Nearly extinct tigers found breeding in Thai jungle

Hope for critically endangered cats as only 221 Indochinese tigers, which once ranged across much of Asia, are thought to remain in Thailand and Myanmar

Nearly extinct tigers found breeding in Thai jungle

Conservationists say they have evidence the critically endangered Indochinese tiger is breeding in a Thai jungle, giving hope for the survival of an animal whose total population may be only a little over 200.

Thailands conservation authorities, along with two private organisations, have announced photographs of new tiger cubs in eastern Thailand, supporting a scientific survey that confirmed the existence of the worlds second breeding population.

The other breeding ground is in the Huai Kha Khaeng wildlife sanctuary in western Thailand.

The Thai agency, along with Freeland, an organisation fighting human and animal trafficking, and Panthera, a wild cat conservation group, said only 221 Indochinese tigers were estimated to remain in two Asian countries, Thailand and Myanmar.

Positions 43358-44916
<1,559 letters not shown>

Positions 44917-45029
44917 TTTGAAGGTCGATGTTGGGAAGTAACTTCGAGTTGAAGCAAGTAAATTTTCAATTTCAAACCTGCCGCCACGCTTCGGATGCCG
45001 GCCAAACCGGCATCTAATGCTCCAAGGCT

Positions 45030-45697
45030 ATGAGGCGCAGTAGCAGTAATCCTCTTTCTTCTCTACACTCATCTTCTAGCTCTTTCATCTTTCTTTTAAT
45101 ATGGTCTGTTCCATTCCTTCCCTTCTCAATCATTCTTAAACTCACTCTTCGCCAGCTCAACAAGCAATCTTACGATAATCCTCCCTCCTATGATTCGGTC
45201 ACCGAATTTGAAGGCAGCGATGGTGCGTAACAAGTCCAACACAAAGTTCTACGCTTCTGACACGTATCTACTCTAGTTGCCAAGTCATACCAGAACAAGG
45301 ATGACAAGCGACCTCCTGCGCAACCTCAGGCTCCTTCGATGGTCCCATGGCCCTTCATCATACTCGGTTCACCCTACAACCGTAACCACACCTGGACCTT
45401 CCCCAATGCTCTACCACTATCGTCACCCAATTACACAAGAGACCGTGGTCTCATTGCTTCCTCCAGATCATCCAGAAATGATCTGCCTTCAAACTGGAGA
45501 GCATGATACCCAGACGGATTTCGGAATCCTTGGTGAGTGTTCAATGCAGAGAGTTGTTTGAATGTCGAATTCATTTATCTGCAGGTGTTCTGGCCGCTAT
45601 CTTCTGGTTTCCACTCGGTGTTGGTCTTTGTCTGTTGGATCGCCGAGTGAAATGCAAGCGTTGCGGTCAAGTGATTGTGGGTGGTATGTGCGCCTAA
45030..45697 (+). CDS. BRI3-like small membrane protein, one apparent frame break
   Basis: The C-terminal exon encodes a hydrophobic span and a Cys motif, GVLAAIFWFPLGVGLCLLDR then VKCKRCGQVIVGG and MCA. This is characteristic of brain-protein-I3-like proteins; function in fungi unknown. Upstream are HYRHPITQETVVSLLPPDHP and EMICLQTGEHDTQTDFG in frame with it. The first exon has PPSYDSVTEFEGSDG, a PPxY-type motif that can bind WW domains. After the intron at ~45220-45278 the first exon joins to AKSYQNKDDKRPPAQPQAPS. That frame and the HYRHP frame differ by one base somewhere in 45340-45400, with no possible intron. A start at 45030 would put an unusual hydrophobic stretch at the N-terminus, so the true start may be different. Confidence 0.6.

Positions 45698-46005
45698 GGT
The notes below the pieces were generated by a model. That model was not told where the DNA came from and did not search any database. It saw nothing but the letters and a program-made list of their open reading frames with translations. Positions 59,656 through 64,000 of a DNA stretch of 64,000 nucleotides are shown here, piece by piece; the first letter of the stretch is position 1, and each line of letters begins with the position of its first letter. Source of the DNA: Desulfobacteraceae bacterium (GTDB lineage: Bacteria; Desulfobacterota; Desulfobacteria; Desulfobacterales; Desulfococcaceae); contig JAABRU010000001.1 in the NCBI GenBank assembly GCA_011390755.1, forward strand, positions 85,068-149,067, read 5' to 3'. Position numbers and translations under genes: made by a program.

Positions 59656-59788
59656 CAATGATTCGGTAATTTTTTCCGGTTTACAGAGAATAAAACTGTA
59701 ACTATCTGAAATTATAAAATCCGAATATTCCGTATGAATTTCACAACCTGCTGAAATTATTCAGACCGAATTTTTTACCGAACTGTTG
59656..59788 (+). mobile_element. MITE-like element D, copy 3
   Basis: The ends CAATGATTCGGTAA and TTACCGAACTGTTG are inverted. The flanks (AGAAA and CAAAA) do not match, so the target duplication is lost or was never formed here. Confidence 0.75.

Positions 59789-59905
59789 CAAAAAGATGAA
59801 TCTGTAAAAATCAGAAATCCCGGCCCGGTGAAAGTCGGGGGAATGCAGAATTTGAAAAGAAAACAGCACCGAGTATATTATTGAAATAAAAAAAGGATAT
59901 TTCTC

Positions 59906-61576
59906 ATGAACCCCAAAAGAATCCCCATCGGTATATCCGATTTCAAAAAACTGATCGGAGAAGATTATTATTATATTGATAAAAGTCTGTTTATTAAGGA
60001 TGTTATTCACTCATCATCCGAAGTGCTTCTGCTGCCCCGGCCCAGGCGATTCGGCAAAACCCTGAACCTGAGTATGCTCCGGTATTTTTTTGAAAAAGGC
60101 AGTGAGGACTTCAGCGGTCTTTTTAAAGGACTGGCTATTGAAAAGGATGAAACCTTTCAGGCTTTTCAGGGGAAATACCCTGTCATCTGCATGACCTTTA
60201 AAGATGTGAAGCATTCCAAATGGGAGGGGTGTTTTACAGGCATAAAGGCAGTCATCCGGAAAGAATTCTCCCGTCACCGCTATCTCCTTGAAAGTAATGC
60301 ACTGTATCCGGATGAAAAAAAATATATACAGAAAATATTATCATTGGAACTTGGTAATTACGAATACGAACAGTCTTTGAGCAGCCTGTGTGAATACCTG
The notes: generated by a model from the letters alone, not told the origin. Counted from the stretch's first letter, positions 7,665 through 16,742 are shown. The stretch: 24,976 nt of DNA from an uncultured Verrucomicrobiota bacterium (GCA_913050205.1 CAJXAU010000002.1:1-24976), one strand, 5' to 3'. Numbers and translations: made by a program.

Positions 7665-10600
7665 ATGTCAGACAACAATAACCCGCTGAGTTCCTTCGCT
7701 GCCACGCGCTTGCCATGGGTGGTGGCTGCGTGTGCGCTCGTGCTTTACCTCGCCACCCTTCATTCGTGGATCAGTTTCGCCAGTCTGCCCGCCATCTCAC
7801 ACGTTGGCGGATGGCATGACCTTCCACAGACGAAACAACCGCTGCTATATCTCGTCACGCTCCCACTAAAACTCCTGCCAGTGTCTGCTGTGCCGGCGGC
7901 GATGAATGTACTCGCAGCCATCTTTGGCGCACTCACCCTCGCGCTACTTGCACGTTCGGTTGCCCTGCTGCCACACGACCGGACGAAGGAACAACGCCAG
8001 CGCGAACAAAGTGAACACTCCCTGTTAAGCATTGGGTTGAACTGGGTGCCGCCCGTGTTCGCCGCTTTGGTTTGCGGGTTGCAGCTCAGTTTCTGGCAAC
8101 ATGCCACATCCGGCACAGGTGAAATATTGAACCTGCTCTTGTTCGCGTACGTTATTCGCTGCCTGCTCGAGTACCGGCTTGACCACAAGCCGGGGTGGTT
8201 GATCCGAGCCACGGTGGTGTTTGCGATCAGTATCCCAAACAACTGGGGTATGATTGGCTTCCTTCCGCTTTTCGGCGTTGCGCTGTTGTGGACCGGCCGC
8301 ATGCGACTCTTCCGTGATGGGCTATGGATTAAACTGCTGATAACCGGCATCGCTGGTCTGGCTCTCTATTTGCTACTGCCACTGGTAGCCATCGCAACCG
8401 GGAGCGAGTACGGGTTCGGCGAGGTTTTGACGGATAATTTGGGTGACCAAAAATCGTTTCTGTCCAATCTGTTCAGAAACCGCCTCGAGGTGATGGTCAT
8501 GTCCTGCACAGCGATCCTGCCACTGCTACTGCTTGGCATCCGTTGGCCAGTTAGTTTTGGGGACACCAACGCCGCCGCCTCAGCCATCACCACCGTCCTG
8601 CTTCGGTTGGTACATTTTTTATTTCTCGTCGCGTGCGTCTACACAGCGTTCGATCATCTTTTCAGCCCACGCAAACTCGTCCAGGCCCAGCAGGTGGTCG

It is feared that tigers, which once ranged across much of Asia, are now all but extinct in southern China, Cambodia, Laos, Vietnam and much of Myanmar, the groups said in a joint statement. Indochinese tigers are smaller than the better-known Bengal and Siberian tigers.

The
The photographs have raised hopes for the endangered tiger which was feared to have almost been wiped out by hunting, poaching and trafficking. Photograph: Dnp-Freeland Handout/EPA

Poaching for the illegal wildlife trade stands as the gravest threat to the survival of the tiger, whose numbers in the wild have dwindled from 100,000 a century ago to 3,900 today, it said.

The statement noted the tigers remarkable resilience given wildlife poaching and illegal rosewood logging in the eastern jungle.

The Thai forestry department proved that with protection you can not only bring tigers back, but now the western forest complex, specifically Huai Kha Khaeng, is a global model of tiger conservation, Alan Rabinowitz, chief executive officer of Panthera said in a video call from New York.

It is one of the best protected and best tiger areas left in the world. Thailand has shown that you can protect tigers and bring them back. They can do this now in the eastern forest complex as theyve done in the western forest complex.

Read more: https://www.theguardian.com/environment/2017/mar/29/nearly-extinct-tigers-found-breeding-in-thai-jungle